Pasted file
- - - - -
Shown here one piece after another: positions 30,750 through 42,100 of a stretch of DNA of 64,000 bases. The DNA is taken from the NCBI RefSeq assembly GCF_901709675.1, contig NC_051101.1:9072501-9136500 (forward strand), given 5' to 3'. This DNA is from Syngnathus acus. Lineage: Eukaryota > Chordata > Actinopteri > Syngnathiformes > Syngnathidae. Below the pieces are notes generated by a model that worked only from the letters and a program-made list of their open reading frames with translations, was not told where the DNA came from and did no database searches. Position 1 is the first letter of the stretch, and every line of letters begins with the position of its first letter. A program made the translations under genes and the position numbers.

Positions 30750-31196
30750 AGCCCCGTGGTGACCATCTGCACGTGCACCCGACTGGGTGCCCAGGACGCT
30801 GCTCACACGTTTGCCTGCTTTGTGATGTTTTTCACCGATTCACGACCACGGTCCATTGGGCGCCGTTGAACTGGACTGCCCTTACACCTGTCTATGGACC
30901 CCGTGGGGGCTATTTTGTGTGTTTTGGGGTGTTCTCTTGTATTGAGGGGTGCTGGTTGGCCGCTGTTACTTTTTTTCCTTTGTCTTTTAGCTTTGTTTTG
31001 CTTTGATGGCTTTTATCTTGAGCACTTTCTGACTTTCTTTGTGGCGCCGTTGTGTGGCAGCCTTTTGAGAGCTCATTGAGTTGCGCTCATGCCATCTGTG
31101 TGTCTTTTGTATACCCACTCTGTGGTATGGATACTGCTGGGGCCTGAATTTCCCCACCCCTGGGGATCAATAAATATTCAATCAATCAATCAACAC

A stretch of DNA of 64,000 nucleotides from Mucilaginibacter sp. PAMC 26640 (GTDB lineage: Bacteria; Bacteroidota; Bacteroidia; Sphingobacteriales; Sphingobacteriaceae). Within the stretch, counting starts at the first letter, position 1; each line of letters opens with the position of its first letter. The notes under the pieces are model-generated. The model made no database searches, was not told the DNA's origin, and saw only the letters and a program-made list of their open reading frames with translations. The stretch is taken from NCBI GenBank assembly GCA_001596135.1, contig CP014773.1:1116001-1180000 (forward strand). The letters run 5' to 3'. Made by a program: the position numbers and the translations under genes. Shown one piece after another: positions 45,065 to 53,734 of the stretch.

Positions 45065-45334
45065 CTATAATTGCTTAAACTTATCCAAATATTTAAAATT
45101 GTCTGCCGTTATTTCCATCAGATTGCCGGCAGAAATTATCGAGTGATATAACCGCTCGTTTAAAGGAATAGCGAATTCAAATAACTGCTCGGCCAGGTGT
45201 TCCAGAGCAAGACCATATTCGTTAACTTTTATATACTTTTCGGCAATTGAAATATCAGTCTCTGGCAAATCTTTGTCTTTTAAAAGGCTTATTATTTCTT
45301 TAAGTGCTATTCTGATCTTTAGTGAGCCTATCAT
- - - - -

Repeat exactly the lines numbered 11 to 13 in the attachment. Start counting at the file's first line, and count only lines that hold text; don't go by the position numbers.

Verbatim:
45101 GTCTGCCGTTATTTCCATCAGATTGCCGGCAGAAATTATCGAGTGATATAACCGCTCGTTTAAAGGAATAGCGAATTCAAATAACTGCTCGGCCAGGTGT
45201 TCCAGAGCAAGACCATATTCGTTAACTTTTATATACTTTTCGGCAATTGAAATATCAGTCTCTGGCAAATCTTTGTCTTTTAAAAGGCTTATTATTTCTT
45301 TAAGTGCTATTCTGATCTTTAGTGAGCCTATCAT